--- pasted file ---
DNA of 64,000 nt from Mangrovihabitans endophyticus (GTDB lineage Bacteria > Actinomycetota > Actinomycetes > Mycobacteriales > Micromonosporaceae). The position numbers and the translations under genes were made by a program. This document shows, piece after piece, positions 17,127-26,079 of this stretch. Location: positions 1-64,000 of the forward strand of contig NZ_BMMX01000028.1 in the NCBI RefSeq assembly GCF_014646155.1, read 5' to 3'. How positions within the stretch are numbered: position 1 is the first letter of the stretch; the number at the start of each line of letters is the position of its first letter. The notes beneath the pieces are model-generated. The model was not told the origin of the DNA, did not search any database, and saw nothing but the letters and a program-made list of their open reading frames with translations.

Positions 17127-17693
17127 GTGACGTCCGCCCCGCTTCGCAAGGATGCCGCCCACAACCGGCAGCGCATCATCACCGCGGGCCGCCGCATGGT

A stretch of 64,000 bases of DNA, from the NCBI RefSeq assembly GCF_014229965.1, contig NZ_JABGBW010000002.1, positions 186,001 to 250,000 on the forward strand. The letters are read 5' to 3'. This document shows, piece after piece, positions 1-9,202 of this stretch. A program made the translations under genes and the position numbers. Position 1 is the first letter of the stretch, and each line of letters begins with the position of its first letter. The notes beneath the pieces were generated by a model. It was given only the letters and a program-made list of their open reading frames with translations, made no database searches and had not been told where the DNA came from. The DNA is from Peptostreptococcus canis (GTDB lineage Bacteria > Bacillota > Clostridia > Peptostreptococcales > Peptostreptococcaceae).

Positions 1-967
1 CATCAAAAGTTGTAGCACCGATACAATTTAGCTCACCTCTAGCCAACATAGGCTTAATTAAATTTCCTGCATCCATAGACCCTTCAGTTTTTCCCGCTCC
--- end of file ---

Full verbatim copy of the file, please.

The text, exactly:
DNA of 64,000 nt from Mangrovihabitans endophyticus (GTDB lineage Bacteria > Actinomycetota > Actinomycetes > Mycobacteriales > Micromonosporaceae). The position numbers and the translations under genes were made by a program. This document shows, piece after piece, positions 17,127-26,079 of this stretch. Location: positions 1-64,000 of the forward strand of contig NZ_BMMX01000028.1 in the NCBI RefSeq assembly GCF_014646155.1, read 5' to 3'. How positions within the stretch are numbered: position 1 is the first letter of the stretch; the number at the start of each line of letters is the position of its first letter. The notes beneath the pieces are model-generated. The model was not told the origin of the DNA, did not search any database, and saw nothing but the letters and a program-made list of their open reading frames with translations.

Positions 17127-17693
17127 GTGACGTCCGCCCCGCTTCGCAAGGATGCCGCCCACAACCGGCAGCGCATCATCACCGCGGGCCGCCGCATGGT

A stretch of 64,000 bases of DNA, from the NCBI RefSeq assembly GCF_014229965.1, contig NZ_JABGBW010000002.1, positions 186,001 to 250,000 on the forward strand. The letters are read 5' to 3'. This document shows, piece after piece, positions 1-9,202 of this stretch. A program made the translations under genes and the position numbers. Position 1 is the first letter of the stretch, and each line of letters begins with the position of its first letter. The notes beneath the pieces were generated by a model. It was given only the letters and a program-made list of their open reading frames with translations, made no database searches and had not been told where the DNA came from. The DNA is from Peptostreptococcus canis (GTDB lineage Bacteria > Bacillota > Clostridia > Peptostreptococcales > Peptostreptococcaceae).

Positions 1-967
1 CATCAAAAGTTGTAGCACCGATACAATTTAGCTCACCTCTAGCCAACATAGGCTTAATTAAATTTCCTGCATCCATAGACCCTTCAGTTTTTCCCGCTCC